Who's endangered? H&N 3/12/04 "Hello-o-o-o: Am I the only one who has noticed that the quantities of water that are being released down the river are two, three even four times greater than last year?"

KWUA weekly update for March 12, 2004
* KWUA Participates in Trinity River Discussion in Sacramento
* Water Users, CDFG Director Address Sacramento Valley Irrigators Meeting
* Portland Meeting Scheduled for Klamath Basin Interests to "Restore Harmony"
* Reclamation Responds to KWUA Request for Improved Klamath River Monitoring

Rancher runs for Wyden's position, 3/12/04

Lake levels

Published March 10, 2004

Clear Lake - Clear Lake's surface elevation was estimated Monday at 4,524.79 feet above sea level, with storage at 103,510 acre-feet, down 5,040 acre-feet from a year ago.

Gerber Reservoir - The surface elevation of Gerber Reservoir was estimated Monday at 4,816.72 feet above sea level, with storage at 33,164 acre-feet, up 6,645 acre-feet from a year ago.

River flow

For daily averages of the volume of water flowing at key points in the Klamath Basin, measured in cubic feet per second:--go HERE


PRESS RELEASE: Renzi Welcomes Future Funding for Forest Health Projects 3/10/04

Environmental Quality program deadline nears, H&N 3/10/04

Klamath low flow misses lake target, Capital Press, 3/8/04 ("It seems God and mother nature are guilty of not meeting the 2004 biological opinions of lake levels and river flows. Fish and wildlife should not only find flexibility for the farmers and ranchers of the Klamath basin , but also for the Great Creator.  Fish and wildlife seem to be pretty selective about how they handle the bo's; .the only lack of flexibility comes when it's ag diversions"--comments by Rob Crawford.)

Competing Thirsts Squeeze Dry Western States, Environmental News Service, 3/10/04

Summer water may be short, H&N's, 3/8/04, "The Natural Resources Conservation Service today estimated the Klamath Basin ’s snowpack to be 140 percent of average for this time of year."

Klamath Basin water dilemma not really a science problem, H&N's Op/Ed, 3/8/04, by Wilma Heiney, "The sucker fish are not scarce and never were. The listing as "endangered," the economic impact statement, critical habitat, and the goals that would allow delisting were all determined inter-agency like, even though there were public meetings."

Klamath low flow misses lake target, Capital Press, 3/8/04, "Upper Klamath Lake came up about 2 inches short of making end-of-the-month elevations spelled out in a U.S. Fish and Wildlife Service biological opinion designed to protect two species of lake-dwelling sucker fish."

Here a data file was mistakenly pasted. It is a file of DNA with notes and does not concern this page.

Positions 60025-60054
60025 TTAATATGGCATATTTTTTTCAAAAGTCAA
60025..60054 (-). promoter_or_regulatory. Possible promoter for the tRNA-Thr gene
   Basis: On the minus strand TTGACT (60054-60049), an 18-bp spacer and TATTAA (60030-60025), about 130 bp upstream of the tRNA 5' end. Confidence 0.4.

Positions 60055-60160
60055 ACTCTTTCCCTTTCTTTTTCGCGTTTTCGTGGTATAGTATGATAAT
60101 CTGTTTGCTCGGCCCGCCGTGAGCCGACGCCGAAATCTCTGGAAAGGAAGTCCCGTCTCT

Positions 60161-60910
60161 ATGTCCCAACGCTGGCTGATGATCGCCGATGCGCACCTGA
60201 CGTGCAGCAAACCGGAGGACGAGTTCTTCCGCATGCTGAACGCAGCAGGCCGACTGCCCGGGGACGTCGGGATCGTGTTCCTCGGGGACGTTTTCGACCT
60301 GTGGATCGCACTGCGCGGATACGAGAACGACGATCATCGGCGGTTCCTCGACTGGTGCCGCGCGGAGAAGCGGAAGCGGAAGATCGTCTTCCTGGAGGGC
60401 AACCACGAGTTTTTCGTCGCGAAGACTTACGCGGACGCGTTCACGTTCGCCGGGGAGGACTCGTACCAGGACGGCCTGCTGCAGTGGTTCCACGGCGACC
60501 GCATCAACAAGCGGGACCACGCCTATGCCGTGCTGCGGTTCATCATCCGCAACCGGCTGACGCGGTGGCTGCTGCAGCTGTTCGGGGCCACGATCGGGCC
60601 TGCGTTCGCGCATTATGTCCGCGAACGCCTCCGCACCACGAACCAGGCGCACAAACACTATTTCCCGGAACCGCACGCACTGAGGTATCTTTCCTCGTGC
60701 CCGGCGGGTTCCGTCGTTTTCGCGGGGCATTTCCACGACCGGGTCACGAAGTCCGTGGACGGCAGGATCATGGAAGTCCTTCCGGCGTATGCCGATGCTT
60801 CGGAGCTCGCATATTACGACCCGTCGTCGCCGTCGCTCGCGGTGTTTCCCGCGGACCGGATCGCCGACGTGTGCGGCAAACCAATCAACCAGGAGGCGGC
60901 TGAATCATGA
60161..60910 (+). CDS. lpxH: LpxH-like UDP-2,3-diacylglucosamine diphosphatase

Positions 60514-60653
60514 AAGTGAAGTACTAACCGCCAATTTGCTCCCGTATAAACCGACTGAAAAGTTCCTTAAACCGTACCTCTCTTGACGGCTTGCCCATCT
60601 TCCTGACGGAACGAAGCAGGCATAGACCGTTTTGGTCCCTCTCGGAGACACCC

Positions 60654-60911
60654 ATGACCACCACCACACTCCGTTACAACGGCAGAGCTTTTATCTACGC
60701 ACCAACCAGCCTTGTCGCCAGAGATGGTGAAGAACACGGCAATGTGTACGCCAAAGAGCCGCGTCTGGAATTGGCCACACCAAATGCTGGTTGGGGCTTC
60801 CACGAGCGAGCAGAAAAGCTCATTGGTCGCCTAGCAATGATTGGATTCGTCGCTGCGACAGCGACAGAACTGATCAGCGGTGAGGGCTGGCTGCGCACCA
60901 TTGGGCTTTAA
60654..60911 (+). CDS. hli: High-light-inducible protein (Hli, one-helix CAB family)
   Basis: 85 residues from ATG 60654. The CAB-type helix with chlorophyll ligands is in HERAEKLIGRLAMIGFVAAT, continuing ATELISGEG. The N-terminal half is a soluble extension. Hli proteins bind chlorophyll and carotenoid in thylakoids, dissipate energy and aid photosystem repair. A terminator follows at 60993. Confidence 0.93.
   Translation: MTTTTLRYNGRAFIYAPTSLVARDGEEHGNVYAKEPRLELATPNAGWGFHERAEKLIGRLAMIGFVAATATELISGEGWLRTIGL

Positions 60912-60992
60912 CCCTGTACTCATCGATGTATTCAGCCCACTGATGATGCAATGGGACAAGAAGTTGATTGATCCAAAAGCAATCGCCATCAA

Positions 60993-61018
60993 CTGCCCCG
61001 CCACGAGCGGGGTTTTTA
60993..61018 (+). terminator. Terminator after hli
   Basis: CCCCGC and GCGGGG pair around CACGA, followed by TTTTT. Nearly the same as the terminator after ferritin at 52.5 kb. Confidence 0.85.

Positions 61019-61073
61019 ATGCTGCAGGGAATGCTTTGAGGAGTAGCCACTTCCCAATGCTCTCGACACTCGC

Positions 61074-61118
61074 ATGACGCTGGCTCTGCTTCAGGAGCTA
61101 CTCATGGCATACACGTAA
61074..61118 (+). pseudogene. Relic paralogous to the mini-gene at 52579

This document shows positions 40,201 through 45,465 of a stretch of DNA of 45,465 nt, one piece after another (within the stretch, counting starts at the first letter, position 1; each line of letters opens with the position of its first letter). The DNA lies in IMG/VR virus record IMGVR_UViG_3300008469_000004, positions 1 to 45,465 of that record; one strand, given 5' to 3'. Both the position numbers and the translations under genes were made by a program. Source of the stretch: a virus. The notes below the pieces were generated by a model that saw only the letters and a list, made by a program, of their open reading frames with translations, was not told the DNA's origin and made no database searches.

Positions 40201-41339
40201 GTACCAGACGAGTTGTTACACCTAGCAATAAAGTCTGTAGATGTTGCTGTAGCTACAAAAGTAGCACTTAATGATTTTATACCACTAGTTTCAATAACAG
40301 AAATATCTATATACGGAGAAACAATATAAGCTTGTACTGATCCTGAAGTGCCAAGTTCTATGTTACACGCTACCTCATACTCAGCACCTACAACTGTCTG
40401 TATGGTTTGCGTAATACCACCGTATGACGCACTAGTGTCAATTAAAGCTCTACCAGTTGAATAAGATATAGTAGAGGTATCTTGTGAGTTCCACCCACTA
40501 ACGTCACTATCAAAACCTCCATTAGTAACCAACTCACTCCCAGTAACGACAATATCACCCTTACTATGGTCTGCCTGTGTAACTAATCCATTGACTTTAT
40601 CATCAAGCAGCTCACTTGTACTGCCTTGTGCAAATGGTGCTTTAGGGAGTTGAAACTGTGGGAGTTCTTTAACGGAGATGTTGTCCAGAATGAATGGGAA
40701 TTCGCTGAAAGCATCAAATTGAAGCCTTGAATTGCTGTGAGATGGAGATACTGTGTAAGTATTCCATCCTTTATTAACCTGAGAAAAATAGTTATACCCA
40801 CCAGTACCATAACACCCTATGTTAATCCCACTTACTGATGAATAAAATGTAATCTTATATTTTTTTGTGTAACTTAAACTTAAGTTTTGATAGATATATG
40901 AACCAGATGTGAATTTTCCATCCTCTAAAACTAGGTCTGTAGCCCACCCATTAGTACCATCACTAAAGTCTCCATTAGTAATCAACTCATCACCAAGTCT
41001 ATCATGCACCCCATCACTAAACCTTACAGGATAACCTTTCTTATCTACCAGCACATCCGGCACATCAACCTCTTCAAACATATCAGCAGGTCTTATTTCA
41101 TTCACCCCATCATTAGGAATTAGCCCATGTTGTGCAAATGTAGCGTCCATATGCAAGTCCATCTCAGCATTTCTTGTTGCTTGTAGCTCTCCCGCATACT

New estimate given for Barnes Ranch, H&N's, 3/7/04, "The most recent calculation comes from an appraiser hired by the Bureau of Reclamation who pegged the value of the 2,800-acre Barnes Ranch $5.9 million." For more on Barnes and Storage, go HERE

Conservation Service helps cut demand for river water, H&N's, 3/7/04, Op/Ed by Bruce I. Knight, "The conservation service is working with conservation districts and other partners in Oregon and California to provide technical and financial assistance to farmers, ranchers, and tribes to mitigate the impacts of drought on agriculture in the Klamath River Basin."

KWUA "Weekly Update" for March 5, 2004:
* Activists Push for Additional Species Listings on Klamath River
* 2001 O&M Reimbursements Distributed to Klamath Project Irrigation Districts
* KID Outlines How District Will Distribute O&M Reimbursements
* Klamath Basin Efforts Noted as Walden Receives Private Property Rights Award
* Hoopa Valley Tribe Reacts Coolly to U.S. Trinity Settlement Proposal
* ODA Offers Detailed Help on Pesticide Buffer Ruling: No Klamath Implications
* KWUA Addresses Two Water Allocation Briefs Prepared by OSU:

Group sues fisheries service over steelhead listing, Seattle Post-Intelligencer, 3/4/04, "A group representing farmers in Eastern Washington and Oregon sued the National Marine Fisheries Service on Thursday, saying the agency is illegally listing Columbia River and upper Willamette River steelhead as threatened under the Endangered Species Act.  The Pacific Legal Foundation argued that when counting the fish, the fisheries service must include wild and hatchery-raised steelhead, as dictated by a federal court ruling concerning coho salmon in Oregon in 2001."